We Can Still Be the Change We Want to See in the World

On the Wednesday after the election, my husband and I were stunned, saddened, and angry — not just with the results, but with our fellow Americans who had chosen a racist, hateful autocrat over a tolerant, wise political leader who'd brought many years of experience to his lack thereof. Yet, we went to work as usual and sent our two teenage sons to school. Life still had to go on, even in the darkest of hours.

In our respective offices, my husband and I each noticed that a pall had been cast over our workspaces. Coworkers called in sick, leaving us in the skeleton crews to eye each other uncomfortably, saying little, only instant-messaging our disbelief in the previous night's results to our closest confidantes.

Not having a busy day ahead of me, I resorted to cleaning out my email inbox and noticed a message from my older son's Spanish teacher. She was having her students collect personal hygiene items for the area's migrant workers, and the due date to get the donations to class was quickly approaching.

Knowing my older son had already ridden his bike home from school, I picked up my younger son from tutoring that evening and told him that we were going shopping for his older brother's Spanish class. When he asked me why, I told him that his older brother and his classmates were working on a donation drive for the migrant workers in the area — many of whom did exhausting physical labor for long hours and little pay, and could barely afford to buy even basic necessities like soap and shampoo.

So together, the two of us filled a shopping basket with deodorant, shampoo, body wash, razors, toothbrushes, toothpaste, and other personal care items we agreed would benefit the migrant workers whom my older son's Spanish teacher had endeavored to help. We checked out, left the store, and headed to our family minivan with the bags of goods.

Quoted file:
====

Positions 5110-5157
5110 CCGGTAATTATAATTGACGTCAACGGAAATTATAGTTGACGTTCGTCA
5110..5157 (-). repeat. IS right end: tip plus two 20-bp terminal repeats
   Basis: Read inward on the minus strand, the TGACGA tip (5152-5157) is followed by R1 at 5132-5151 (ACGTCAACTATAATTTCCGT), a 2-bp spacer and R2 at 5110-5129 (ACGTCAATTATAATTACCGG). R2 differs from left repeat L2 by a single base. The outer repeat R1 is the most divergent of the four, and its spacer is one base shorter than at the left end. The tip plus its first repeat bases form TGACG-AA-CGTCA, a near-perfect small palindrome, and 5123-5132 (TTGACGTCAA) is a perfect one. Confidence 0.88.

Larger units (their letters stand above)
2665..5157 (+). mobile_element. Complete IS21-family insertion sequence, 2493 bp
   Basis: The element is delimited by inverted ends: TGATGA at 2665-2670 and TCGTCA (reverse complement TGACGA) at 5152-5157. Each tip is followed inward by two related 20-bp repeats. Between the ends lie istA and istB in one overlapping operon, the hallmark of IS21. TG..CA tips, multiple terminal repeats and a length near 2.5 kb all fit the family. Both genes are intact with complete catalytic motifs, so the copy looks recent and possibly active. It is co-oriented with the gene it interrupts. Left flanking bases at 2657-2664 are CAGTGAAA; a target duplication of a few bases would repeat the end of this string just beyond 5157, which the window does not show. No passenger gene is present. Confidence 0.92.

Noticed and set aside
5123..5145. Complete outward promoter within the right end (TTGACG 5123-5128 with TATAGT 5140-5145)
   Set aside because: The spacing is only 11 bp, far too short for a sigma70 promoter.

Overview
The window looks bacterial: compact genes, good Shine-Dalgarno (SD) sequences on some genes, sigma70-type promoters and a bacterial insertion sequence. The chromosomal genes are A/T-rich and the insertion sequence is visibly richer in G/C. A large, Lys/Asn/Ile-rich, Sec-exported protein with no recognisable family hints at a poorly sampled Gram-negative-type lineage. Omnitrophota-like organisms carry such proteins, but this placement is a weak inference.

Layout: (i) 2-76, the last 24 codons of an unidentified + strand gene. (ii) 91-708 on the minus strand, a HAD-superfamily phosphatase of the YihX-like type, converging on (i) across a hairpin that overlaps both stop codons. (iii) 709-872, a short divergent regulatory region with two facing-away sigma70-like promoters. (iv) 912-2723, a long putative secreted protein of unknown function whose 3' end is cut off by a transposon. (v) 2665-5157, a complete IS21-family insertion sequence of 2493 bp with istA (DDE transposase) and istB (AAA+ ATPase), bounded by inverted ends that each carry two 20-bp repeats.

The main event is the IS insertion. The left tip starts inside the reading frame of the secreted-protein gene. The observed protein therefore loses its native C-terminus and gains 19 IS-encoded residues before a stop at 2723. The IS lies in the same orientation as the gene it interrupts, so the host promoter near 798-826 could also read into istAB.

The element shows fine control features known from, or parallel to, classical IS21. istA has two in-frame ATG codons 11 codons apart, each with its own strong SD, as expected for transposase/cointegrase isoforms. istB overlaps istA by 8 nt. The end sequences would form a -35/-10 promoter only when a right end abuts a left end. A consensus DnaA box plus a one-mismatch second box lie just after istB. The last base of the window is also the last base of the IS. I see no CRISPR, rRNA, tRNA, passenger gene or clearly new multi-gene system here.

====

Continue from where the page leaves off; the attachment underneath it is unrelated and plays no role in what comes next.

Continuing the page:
On the drive home, it crossed my mind that the recipients of these donated items might one day soon be deported to countries with conditions they so desperately wanted to escape — so much that they'd do the arduous, thankless, and often undignified physical labor at a fraction of our country's legal minimum wage. This thought filled me with sadness, and I could only think what in God's name had my country just done? I tried to console myself that our contribution to their current plight would give them some temporary comfort, but that consolation was cold comfort to me.

As I drove, my younger son commented on the election and worried for the fate of the undocumented workers whose lives were now in upheaval as a result of what happened the day before. He and his brother attend racially diverse schools where they are not sheltered from the realities and fears of what their peers — who are African American and Latino/a, and of differing socioeconomic backgrounds — face every day. I responded that, yes, it was a frightening time for our country, and that we as people of relative privilege must look out for and do whatever we can to help those of our neighbors who live in fear of losing everything.

Today was the due date for my older son's Spanish class to get in their donations, and my older son reported to me that his class ranked second out of all of the school's Spanish classes to collect donated items. I'm encouraged that my son's Spanish teacher and other teachers at his school are setting an example for kindness, generosity, and activism during a time where these human qualities are so direly needed.

It's a dark time for our country, and our world. It's enough to make me feel powerless and hopeless. But contributing with my sons to help disenfranchised people who became even moreso after the 8th enabled me to feel a little less powerless and a bit more hopeful, even.

We can still be the change we want to see in this world, even— and especially — when it is hard.